Using cURL in PHP

Basic Usage (GET Requests)

cURL is a tool for transferring data with URL syntax. It support HTTP, FTP, SCP and many others (when using curl >= 7.19.4). Remember, you need to install and enable the cURL extension to use it.

// a little script to check if the cURL extension is loaded or not
if(!extension_loaded("curl")) {
    die("cURL extension not loaded! Quit Now.");
// Actual script start
// create a new cURL resource
// $curl is the handle of the resource
$curl = curl_init();
// set the URL and other options
curl_setopt($curl, CURLOPT_URL, "");
// execute and pass the result to browser
// close the cURL resource

Using Cookies

cURL can keep cookies received in responses for use with subsequent requests. For simple session cookie handling in memory, this is achieved with a single line of code:

curl_setopt($ch, CURLOPT_COOKIEFILE, "");

In cases where you are required to keep cookies after the cURL handle is destroyed, you can specify the file to store them in:

curl_setopt($ch, CURLOPT_COOKIEJAR, "/tmp/cookies.txt");

Then, when you want to use them again, pass them as the cookie file:

curl_setopt($ch, CURLOPT_COOKIEFILE, "/tmp/cookies.txt");

Remember, though, that these two steps are not necessary unless you need to carry cookies between different cURL handles. For most use cases, setting CURLOPT_COOKIEFILE to the empty string is all you need.

Cookie handling can be used, for example, to retrieve resources from a web site that requires a login. This is typically a two-step procedure. First, POST to the login page.

# create a cURL handle
$ch = curl_init();
# set the URL (this could also be passed to curl_init() if desired)
curl_setopt($ch, CURLOPT_URL, "");
# set the HTTP method to POST
curl_setopt($ch, CURLOPT_POST, true);
# setting this option to an empty string enables cookie handling
# but does not load cookies from a file
curl_setopt($ch, CURLOPT_COOKIEFILE, "");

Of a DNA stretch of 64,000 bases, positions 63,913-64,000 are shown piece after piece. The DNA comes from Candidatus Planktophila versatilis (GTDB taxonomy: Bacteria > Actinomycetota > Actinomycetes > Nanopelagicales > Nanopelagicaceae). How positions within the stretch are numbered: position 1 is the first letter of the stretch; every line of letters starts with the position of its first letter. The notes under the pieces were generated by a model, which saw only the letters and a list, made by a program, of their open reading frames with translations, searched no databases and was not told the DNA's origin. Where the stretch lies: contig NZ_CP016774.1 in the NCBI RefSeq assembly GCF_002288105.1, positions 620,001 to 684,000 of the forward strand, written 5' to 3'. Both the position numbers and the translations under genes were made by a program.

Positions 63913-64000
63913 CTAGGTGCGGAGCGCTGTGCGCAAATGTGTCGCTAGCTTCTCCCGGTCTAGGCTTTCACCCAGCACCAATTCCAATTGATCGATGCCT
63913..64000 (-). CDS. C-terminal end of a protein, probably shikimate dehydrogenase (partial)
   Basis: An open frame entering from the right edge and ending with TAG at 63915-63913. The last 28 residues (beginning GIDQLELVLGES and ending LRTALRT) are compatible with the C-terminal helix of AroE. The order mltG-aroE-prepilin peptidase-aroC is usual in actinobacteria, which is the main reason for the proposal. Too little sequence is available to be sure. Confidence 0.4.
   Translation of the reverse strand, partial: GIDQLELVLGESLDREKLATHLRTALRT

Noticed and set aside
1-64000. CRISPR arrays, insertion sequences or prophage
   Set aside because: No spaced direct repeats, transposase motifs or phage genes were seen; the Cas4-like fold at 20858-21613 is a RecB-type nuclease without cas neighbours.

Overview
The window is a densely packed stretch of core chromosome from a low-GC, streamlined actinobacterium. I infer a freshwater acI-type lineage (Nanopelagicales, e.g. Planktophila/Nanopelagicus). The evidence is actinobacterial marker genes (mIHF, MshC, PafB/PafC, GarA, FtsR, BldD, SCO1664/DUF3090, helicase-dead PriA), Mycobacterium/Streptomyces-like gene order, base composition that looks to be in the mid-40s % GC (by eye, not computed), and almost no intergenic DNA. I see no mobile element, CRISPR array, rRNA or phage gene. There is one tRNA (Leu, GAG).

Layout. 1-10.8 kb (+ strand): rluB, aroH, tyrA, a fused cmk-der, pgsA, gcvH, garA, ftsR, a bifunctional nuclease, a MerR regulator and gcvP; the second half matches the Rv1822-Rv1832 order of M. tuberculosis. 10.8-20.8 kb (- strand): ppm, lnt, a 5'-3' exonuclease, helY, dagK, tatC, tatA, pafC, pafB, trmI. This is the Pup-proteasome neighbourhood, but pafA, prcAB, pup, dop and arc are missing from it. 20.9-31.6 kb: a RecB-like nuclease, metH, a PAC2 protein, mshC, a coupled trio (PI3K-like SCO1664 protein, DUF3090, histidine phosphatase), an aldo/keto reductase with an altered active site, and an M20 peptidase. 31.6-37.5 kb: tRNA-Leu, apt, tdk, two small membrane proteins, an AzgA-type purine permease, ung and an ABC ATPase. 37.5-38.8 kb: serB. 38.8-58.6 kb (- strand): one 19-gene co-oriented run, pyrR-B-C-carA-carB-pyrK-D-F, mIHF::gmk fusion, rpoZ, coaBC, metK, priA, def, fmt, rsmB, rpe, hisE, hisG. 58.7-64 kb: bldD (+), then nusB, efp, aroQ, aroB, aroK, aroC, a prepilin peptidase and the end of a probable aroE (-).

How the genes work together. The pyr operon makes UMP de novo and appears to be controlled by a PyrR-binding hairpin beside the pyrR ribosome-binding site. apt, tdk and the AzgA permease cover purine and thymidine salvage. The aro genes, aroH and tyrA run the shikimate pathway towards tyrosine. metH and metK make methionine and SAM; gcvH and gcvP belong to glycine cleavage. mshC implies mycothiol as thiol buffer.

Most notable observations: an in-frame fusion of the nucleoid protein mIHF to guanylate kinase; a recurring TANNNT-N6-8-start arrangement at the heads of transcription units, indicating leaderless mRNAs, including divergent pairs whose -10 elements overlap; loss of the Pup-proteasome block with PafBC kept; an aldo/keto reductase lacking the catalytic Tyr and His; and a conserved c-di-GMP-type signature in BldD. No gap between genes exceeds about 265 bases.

# set the values to be sent
curl_setopt($ch, CURLOPT_POSTFIELDS, array(
    "username" => "joe_bloggs",
    "password" => "$up3r_$3cr3t",
# return the response body
curl_setopt($ch, CURLOPT_RETURNTRANSFER, true);
# send the request
$result = curl_exec($ch);

The second step (after standard error checking is done) is usually a simple GET request. The important thing is to reuse the existing cURL handle for the second request. This ensures the cookies from the first response will be automatically included in the second request.

# we are in the same scope, and not calling curl_init()

# simply change the URL
curl_setopt($ch, CURLOPT_URL, "");
# change the method back to GET
curl_setopt($ch, CURLOPT_HTTPGET, true);
# send the request
$result = curl_exec($ch);
# finished with cURL
# do stuff with $result...

This is only intended as an example of cookie handling. In real life, things are usually more complicated. Often you must perform an initial GET of the login page to pull a login token that needs to be included in your POST. Other sites might block the cURL client based on its User-Agent string, requiring you to change it.

This content is copied from Stack Overflow Documentation, a beta program which ended in 2017. All content was authored solely by myself.

Using rrdtool with PHP

The PHP interface to rrdtool hasn’t been updated in 5 years and appears to have been deprecated by the developer, who doesn’t provide any documentation for it. Fortunately, there’s no functionality in the extension, so it won’t go out of date as long as the rrdtool library on your system is up to date. I’ve managed to figure out the functions by looking at the source code and thought it might be helpful for someone.
Continue reading “Using rrdtool with PHP”

Easy SVG grid

I needed a grid in the background while I was debugging an SVG image I was creating, something like Photoshop’s transparency grid. Here’s what I did.

<svg xmlns="" version="1.1" width="200" height="400">
    <pattern id="grid" width="20" height="20" patternUnits="userSpaceOnUse">
      <rect fill="black" x="0" y="0" width="10" height="10" opacity="0.1"/>
      <rect fill="white" x="10" y="0" width="10" height="10"/>
      <rect fill="black" x="10" y="10" width="10" height="10" opacity="0.1"/>
      <rect fill="white" x="0" y="10" width="10" height="10"/>
  <rect fill="url(#grid)" x="0" y="0" width="100%" height="100%"/>

The New CBC Radio 3

I often listen to CBC Radio 3 at work. Recently they updated their website; while it’s mostly a change for the better (yay, the player doesn’t stop updating!) there were a couple of things bugging me about it. With the old design, you always had access to the player and the main navigation, but now they stay at the top of the page. Not helpful when you’re scrolling through comments and whatnot.